The AI governance space needs more rigorous work on what influential actors (e.g. governments and AI labs) should do in the next few years to prepare the world for advanced AI. 

We’re setting up a Policy Team at the Centre for the Governance of AI (GovAI) to help address this gap. The team will primarily focus on AI policy development from a long-run perspective. It will also spend some time on advising and advocating for recommendations, though we expect to lean heavily on other actors for that. Our work will be most relevant for the governments of the US, UK, and EU, as well as AI labs. 

We plan to focus on a handful of bets at a time. Initially, we are likely to pursue:

  • Compute governance: Is compute a particularly useful governance node for AI? If so, how can this tool be used to meet various AI governance goals? Potential goals for compute governance include monitoring capabilities, restricting access to capabilities, and identifying high-risk systems such that they can be put to significant scrutiny.
  • Corporate governance: What kinds of corporate governance measures should frontier labs adopt? Questions include: What can we learn from other industries to improve risk management practices? How can the board of directors most effectively oversee management? How should ethics boards be designed?
  • AI regulation: What present-day AI regulation would be most helpful for managing risks from advanced AI systems? Example questions include: Should foundation models be a regulatory target? What features of AI systems should be mandated by AI regulation? How can we help create more adaptive and expert regulatory ecosystems? 

We’ll try several approaches to AI policy development, such as:

  • Back-chaining from desirable outcomes to concrete policy recommendations (e.g. how can we increase the chance there are effective international treaties on AI in the future?);
  • Considering what should be done today to prepare for some particular event (e.g. the US government makes an Apollo Program-level investment in AI);
  • Articulating and evaluating intermediate policy goals (e.g. “ensure the world’s most powerful AI models receive external scrutiny by experts without causing diffusion of capabilities”);
  • Analyzing what can and should be done with specific governance levers (e.g. the three bets outlined above);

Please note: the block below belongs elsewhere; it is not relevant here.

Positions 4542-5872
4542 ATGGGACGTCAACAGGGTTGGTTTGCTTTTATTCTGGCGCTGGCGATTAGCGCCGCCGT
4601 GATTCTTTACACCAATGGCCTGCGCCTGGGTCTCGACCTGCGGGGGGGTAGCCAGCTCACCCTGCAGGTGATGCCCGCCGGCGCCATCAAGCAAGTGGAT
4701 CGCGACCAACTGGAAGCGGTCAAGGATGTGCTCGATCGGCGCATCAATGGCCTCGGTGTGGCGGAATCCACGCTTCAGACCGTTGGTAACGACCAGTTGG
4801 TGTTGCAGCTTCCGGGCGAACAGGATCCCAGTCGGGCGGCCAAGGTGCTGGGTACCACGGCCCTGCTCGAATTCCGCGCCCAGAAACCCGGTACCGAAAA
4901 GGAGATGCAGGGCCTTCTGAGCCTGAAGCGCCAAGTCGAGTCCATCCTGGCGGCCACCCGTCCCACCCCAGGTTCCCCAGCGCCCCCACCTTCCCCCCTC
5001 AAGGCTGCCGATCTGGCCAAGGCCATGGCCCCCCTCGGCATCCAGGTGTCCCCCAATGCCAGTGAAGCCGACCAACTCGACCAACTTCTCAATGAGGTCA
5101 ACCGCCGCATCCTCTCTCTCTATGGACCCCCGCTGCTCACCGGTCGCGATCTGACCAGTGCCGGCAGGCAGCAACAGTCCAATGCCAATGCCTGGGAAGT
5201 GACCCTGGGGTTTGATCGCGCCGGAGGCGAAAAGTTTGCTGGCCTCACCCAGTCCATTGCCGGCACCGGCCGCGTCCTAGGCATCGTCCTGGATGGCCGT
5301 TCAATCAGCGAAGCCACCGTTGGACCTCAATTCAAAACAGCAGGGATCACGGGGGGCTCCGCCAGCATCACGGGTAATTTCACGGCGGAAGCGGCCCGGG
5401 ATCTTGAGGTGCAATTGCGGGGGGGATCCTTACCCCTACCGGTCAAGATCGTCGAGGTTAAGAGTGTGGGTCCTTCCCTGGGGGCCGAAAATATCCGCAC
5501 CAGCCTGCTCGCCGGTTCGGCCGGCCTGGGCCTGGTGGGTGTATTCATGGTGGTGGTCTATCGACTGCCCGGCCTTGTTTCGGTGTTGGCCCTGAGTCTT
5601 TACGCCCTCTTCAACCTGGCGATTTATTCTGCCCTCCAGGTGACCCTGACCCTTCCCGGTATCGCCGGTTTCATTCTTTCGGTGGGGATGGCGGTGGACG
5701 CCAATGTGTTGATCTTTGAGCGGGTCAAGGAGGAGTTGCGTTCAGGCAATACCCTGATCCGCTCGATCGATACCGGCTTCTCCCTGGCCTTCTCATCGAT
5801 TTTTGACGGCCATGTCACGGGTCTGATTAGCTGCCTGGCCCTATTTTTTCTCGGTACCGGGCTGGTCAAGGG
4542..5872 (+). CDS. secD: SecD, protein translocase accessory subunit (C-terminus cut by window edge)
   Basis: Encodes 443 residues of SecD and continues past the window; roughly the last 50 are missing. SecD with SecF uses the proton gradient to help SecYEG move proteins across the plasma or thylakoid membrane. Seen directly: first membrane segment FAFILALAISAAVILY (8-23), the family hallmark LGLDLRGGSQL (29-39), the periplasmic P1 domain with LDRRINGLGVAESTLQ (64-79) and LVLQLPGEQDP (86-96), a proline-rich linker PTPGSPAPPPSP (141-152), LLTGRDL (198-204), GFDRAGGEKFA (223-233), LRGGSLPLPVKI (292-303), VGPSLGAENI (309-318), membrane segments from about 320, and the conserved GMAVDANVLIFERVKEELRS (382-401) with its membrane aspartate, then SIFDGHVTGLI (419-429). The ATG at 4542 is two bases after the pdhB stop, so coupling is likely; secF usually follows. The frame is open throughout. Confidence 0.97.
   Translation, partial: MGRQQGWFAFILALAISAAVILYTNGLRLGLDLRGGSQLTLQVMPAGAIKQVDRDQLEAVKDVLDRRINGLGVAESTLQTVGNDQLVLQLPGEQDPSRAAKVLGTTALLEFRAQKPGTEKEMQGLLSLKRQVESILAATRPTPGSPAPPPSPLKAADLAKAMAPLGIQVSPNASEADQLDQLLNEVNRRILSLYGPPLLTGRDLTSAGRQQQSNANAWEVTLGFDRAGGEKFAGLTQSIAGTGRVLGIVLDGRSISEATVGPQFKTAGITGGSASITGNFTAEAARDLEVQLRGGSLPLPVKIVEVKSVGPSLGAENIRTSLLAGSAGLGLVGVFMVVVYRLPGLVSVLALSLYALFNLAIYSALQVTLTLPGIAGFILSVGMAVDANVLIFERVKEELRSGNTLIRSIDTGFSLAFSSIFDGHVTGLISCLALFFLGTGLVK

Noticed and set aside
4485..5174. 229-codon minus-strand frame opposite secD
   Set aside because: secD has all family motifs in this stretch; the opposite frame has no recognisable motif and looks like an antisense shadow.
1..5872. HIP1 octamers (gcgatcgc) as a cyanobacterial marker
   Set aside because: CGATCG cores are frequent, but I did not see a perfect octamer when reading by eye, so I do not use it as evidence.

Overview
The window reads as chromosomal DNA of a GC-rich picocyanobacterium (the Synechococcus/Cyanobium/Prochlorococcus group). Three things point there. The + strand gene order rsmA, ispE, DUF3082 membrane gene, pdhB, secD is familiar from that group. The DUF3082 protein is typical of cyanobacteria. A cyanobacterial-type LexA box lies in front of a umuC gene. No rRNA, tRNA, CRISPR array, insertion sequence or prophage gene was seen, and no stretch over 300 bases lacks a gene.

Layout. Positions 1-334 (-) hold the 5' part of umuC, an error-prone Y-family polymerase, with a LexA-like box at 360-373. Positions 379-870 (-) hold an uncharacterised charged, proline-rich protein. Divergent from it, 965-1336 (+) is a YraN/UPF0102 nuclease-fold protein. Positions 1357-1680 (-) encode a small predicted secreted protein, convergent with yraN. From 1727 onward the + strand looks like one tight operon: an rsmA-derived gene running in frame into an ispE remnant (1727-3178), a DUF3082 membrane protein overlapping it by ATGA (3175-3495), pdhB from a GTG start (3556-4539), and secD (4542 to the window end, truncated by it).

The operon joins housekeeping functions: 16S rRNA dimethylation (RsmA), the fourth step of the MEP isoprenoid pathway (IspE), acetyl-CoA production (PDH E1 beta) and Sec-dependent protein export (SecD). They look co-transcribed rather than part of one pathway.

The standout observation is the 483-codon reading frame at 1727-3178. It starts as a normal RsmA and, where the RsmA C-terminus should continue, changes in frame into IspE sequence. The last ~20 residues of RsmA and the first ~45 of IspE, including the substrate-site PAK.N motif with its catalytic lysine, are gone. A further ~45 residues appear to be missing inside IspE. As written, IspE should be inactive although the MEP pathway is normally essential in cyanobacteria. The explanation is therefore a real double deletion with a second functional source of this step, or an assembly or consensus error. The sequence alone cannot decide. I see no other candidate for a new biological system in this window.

• Evaluating existing policy recommendations (e.g. increasing high-skilled immigration to the US and UK);
  • Providing concrete advice to decision-makers (e.g. providing input on the design of the US National AI Research Resource).

Over time, we plan to evaluate which bets and approaches are most fruitful and refine our focus accordingly.

The team currently consists of Jonas Schuett (specialization: corporate governance), Lennart Heim (specialization: compute governance), and myself (team lead). We’ll also collaborate with the rest of GovAI and people at other organizations. 

We’re looking to grow the team. We’re hiring Research Scholars (deadline: August 7th), hoping to add 2 people to the team. We’re also planning to work with people in the GovAI 3-month Fellowship (Winter Fellowship deadline: August 4th) and are likely to open applications for Research Fellows in the near future (you can submit expressions of interest now). We’re happy for new staff to work out of Oxford (where most of GovAI is based), the Bay Area (where I am based), or remotely.

If you’d like to learn more, feel free to leave a comment below or reach out to me at

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Hi Markus, this sounds really promising. I've been wanting to ask—does GovAI have any available opportunities for very early career EAs (e.g., in undergrad), and if not, do you plan to offer some in the future? I've been interested in AI policy/governance for a while but I'm not quite sure on where to really begin working and engaging with the field.